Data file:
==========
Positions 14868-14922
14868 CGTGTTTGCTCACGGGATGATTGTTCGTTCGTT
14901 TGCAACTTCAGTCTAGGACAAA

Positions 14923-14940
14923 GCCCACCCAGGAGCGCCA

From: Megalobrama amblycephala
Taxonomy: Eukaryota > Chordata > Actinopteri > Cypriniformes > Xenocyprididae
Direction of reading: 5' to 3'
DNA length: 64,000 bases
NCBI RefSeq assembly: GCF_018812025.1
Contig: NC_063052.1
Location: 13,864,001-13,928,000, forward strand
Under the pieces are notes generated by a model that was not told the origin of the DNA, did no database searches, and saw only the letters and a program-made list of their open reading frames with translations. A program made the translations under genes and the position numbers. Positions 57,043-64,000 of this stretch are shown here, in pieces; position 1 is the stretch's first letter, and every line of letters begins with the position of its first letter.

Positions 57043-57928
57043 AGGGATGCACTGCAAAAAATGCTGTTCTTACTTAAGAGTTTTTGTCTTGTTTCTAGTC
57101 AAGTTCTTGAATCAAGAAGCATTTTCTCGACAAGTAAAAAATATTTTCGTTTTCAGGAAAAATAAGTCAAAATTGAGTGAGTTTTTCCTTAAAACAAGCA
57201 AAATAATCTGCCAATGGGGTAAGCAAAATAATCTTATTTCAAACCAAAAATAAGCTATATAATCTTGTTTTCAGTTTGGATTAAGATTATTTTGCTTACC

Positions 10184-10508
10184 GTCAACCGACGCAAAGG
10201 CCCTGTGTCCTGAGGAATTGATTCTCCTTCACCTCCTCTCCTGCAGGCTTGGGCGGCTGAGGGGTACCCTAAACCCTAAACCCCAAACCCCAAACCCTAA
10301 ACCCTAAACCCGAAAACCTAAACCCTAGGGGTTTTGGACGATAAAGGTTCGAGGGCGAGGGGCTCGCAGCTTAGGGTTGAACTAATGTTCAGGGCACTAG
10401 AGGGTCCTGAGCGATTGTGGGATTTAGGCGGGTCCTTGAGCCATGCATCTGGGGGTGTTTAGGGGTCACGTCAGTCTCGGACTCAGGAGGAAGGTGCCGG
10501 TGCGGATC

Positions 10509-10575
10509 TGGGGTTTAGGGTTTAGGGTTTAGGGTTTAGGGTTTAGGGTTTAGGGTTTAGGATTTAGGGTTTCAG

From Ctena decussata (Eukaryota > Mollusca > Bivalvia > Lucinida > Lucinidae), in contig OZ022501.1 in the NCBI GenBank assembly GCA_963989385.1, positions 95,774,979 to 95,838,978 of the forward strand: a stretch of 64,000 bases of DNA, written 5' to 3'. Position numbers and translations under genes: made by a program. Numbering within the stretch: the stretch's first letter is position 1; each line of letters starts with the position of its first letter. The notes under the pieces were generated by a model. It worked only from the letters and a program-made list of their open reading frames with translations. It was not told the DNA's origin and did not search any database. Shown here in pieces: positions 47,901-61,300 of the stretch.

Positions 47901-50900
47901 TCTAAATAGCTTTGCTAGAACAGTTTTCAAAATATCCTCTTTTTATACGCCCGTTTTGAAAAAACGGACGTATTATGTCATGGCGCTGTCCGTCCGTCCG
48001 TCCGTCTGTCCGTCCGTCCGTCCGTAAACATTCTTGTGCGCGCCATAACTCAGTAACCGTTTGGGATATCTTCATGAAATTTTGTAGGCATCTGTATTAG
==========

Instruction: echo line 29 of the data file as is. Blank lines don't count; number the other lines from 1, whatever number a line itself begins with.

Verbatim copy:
48001 TCCGTCTGTCCGTCCGTCCGTCCGTAAACATTCTTGTGCGCGCCATAACTCAGTAACCGTTTGGGATATCTTCATGAAATTTTGTAGGCATCTGTATTAG